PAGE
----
Nearly 1,000 people packed into the auditorium of Highland Regional High School in Blackwood Wednesday night to hear a former basketball star chronicle his 14-year battle with addiction.
“When I was playing in the NBA, I was taking around 1,600 milligrams of OxyContin a day, so a $25,000-a-month habit,” said Chris Herren, a former star point guard for the Denver Nuggets and the Boston Celtics.
After “drinking and smoking on weekends” in high school, Herren eventually started using heroin. He overdosed four times before getting clean in 2008.
Now he travels the country as a public speaker, telling adults — but especially kids — his story.
“I think we’ve gone wrong with the way that we present addiction to [children]. I think we focus on the worst day instead of the first day,” said Herren. “Kids need to understand where it begins, not how it ends. It’s really hard for a kid sitting in a seat to look at a picture and say I can see myself there.”
The talk was part of an addiction summit organized by the Camden County Addiction Awareness Task Force, in response to rising rates of opioid and heroin abuse across the region.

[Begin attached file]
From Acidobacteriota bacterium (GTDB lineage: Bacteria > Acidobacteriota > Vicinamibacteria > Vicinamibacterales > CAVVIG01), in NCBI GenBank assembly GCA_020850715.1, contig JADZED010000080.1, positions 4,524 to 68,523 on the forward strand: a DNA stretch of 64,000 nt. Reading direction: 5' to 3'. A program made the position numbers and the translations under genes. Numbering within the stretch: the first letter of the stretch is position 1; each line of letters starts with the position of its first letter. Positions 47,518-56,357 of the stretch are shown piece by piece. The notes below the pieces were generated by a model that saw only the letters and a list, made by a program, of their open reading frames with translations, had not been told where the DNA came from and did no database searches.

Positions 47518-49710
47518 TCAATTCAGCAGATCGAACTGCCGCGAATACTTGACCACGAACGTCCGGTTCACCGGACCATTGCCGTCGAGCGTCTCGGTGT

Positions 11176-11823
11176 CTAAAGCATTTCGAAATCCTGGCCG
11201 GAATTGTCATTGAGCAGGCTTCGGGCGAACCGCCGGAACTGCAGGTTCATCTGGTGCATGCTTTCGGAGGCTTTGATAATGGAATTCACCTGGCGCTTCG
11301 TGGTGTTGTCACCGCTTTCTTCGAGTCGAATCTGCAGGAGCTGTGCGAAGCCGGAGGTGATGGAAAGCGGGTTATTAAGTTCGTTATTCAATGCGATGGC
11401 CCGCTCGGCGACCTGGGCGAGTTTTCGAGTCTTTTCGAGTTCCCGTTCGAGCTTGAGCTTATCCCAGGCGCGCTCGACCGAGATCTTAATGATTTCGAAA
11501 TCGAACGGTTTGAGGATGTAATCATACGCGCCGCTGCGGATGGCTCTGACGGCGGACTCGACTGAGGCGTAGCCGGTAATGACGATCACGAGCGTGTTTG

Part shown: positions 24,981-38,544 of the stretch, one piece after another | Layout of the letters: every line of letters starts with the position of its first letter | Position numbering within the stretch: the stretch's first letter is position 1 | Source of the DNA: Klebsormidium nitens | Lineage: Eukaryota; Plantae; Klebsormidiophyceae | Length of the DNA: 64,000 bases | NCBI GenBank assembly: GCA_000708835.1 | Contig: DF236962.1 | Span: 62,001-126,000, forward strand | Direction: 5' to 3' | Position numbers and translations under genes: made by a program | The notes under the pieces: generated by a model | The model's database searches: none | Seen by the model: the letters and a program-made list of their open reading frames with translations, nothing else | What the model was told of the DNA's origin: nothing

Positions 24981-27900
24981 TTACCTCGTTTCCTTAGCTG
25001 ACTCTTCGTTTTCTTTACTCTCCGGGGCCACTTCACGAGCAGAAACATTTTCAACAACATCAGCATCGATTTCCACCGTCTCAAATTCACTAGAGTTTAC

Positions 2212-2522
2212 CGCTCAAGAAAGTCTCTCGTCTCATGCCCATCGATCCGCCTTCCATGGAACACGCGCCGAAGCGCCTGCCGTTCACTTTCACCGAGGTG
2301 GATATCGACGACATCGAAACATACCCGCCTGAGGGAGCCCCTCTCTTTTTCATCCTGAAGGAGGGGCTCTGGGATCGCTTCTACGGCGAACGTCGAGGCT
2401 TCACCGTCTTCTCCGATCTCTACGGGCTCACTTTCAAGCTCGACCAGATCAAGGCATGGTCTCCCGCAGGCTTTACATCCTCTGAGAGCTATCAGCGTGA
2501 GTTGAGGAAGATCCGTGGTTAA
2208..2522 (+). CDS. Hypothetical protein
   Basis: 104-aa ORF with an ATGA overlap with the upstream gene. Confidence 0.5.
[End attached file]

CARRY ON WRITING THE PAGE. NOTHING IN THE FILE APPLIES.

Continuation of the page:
“We have a lot of ports. We have urban areas, suburban areas. The Delaware Valley is a little bit of a magnet for drug and alcohol sales and activity,” said John Pellicane, Camden County’s drug and alcohol director.
“That’s one of the reasons why I think Camden County is finding itself in the midst of this problem, but also in the midst of the solution,” he said.
After Herren’s talk, some in the crowd walked to the cafeteria to meet with local groups handing out information on addiction, from treatment centers to drug abuse hotlines to the Drug Enforcement Administration.
Bryana Zurad attends the county’s addiction summit at Highland Regional High School in Blackwood. (Joe Hernandez/WHYY)
Attendee Bryana Zurad, who is studying to be an addiction counselor at Camden County College, said she wants to advocate for addicts who are seeking treatment but still face the stigma attached to the disease.
“When they go to a hospital, they’re treated like dirt. And they’re treated like they don’t have an illness, which is completely ridiculous,” she said. “[Hospitals] care for patients that have other diseases instead of the ones that are facing addiction.”
According to Pellicane, Camden County is also grappling with its addiction problem by increasing the number of medication drop boxes, outfitting more police departments with the overdose-reversing drug Narcan, and holding more drug awareness events for middle-schoolers.